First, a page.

How one Pa. TV station’s coverage provided a teachable moment on transgender issues
‘We want media to do stories on trans issues. And we’d like to create a baseline for how we treat one another,’ an advocate said
When Janelle Crossley opened Facebook last Dec. 10, she was outraged by what she saw there.
The news operation of CBS-21, a Harrisburg television station owned by Sinclair Broadcast Group, had posted a story to its feed about Lia Thomas, a record-setting, transgender swimmer at the University of Pennsylvania. Thomas has become one of the public faces of an ongoing public debate over how to accommodate transgender athletes and transgender individuals in general.
The story “dead-named,” Thomas, which means it identified the collegiate athlete by their birth name, instead of the name they used after transitioning. The practice is considered deeply offensive by the transgender community.
That’s when Crossley, of Cumberland County, a transgender woman who is an activist and onetime state House candidate, jumped into action. She told the Capital-Star she called CBS-21 to raise concerns about the station’s coverage.
“It was a rough call for me. I was also ‘dead-named’ by the individual I spoke with at the station,” Crossley said, adding that she was unable to identify who she spoke with on the call. She was referred to as “Sir” even after offering several times that she is properly referred to as a female.
Not satisfied with the results of her initial call to the station, Crossley convened a discussion of the Pennsylvania Coalition for Trans Youth, a recently-formed group created to support transgender youth and their families. The group works to raise visibility and awareness of the issues affecting transgender youth. It also works to “[support] the rights of equity and equality for all of our trans youth and families against hate, bigotry, and discrimination caused by legislators, hate groups,” according to its mission statement.
Based on the discussion, Mackenzie Palmer, an LGBTQ advocate and student, volunteered to make a second call to CBS-21’s news department. Palmer also could not identify for the Capital-Star to whom she spoke during her call.
As a result of Palmer’s call to CBS 21, the station removed the article from its website, explaining in an email response that the station did not “write the article” but the individual responding “was able to remove it from our website.”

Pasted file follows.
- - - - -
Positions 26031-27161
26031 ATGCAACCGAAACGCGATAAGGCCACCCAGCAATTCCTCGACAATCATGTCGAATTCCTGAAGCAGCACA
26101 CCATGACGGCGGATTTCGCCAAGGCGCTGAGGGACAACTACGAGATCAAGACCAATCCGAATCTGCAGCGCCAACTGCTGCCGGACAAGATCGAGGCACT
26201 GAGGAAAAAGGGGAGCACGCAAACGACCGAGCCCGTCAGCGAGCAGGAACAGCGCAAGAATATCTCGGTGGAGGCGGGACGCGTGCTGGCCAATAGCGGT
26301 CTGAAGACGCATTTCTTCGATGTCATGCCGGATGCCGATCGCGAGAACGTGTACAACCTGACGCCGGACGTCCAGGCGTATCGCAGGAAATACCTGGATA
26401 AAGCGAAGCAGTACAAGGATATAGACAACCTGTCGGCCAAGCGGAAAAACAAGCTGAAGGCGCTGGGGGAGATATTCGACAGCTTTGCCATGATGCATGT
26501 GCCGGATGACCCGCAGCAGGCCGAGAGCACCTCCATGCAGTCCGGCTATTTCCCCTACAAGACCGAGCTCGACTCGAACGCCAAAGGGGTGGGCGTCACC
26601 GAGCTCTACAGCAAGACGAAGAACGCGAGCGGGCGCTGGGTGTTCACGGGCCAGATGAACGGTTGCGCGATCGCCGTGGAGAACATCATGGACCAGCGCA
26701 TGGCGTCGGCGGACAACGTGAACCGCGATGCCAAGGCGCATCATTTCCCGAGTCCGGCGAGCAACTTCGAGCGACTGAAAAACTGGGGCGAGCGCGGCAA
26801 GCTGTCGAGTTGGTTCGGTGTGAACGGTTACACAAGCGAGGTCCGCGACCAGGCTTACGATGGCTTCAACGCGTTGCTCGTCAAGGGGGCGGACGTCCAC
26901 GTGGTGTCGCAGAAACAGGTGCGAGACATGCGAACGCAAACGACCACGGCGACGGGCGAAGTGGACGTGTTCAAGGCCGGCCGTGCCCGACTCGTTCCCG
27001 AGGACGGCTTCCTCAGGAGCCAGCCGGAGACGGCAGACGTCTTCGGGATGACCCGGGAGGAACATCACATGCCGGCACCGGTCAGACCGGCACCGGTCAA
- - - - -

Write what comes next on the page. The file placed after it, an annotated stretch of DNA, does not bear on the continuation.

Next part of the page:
In an email response to the Capital-Star about the story and CBS-21’s subsequent communications with the transgender organization, CBS-21 General Manager Bill Bradley said that all Sinclair-owned stations “share content, and the [chain’s] National Desk frequently aggregates content for all our stations.”
He added that the station is “constantly adjusting protocols when it comes to covering sensitive subjects and topics. Society is constantly changing, and we are always working to ensure we are covering people in a fair and empathetic manner.”
In a follow-up email, Palmer wrote that the coalition “greatly appreciates you taking this issue seriously and removing the article. We hope that your care about the trans communities in [Pennsylvania] will continue, and hopefully prevent something like this from ever being posted or staying on your website again.”
The kind of dialogue that took place between the youth trans coalition and CBS-21 played out against the current environment of high visibility for transgender athletes and non-conforming individuals. Through last November, at least 46 transgender and gender non-conforming people were killed nationwide, marking the deadliest year on record, the Capital-Star previously reported, citing data compiled by the Human Rights Campaign.
“For the second year in a row, the trans community has seen a grim milestone: 2021 has become the deadliest year on record, just as 2020 was. Each and every name read and recognized on the Trans Day of Remembrance represented a full, rich life that did not deserve to be cut short,” Joni Madison, the Human Rights Campaign’s interim president, said in a statement posted to the group’s website.
One piece of the creating change puzzle is simply knowing how to communicate with one another.
For Rodrigo Heng-Lehtinen, the executive director of the National Center for Transgender Equality, that involves using every resource available, including guides on how to address transgender people, and his organization’s surveys.
NCTE advocates to change policies and society to increase understanding and acceptance of transgender people. As their mission says, and Heng-Lehtinen reinforces, “we work to replace disrespect, discrimination, and violence with empathy, opportunity, and justice.”
In order to assist with creating better interactions between the media and the trans community, Heng-Lehtinen recommends the Trans Journalists Association style guide. NCTE’s own US Transgender Survey indicates that only 11% of respondents reported that all of their IDs had the name and gender they preferred, while more than two-thirds (68%) reported that none of their IDs had the name and gender they preferred.
“We want media to do stories on trans issues. And we’d like to create a baseline for how we treat one another. That’s our overall goal,” Heng-Lehtinen concluded.
Correspondent Frank Pizzoli covers Pennsylvania’s LGBTQ community for the Capital-Star.
Our stories may be republished online or in print under Creative Commons license CC BY-NC-ND 4.0. We ask that you edit only for style or to shorten, provide proper attribution and link to our web site. Please see our republishing guidelines for use of photos and graphics.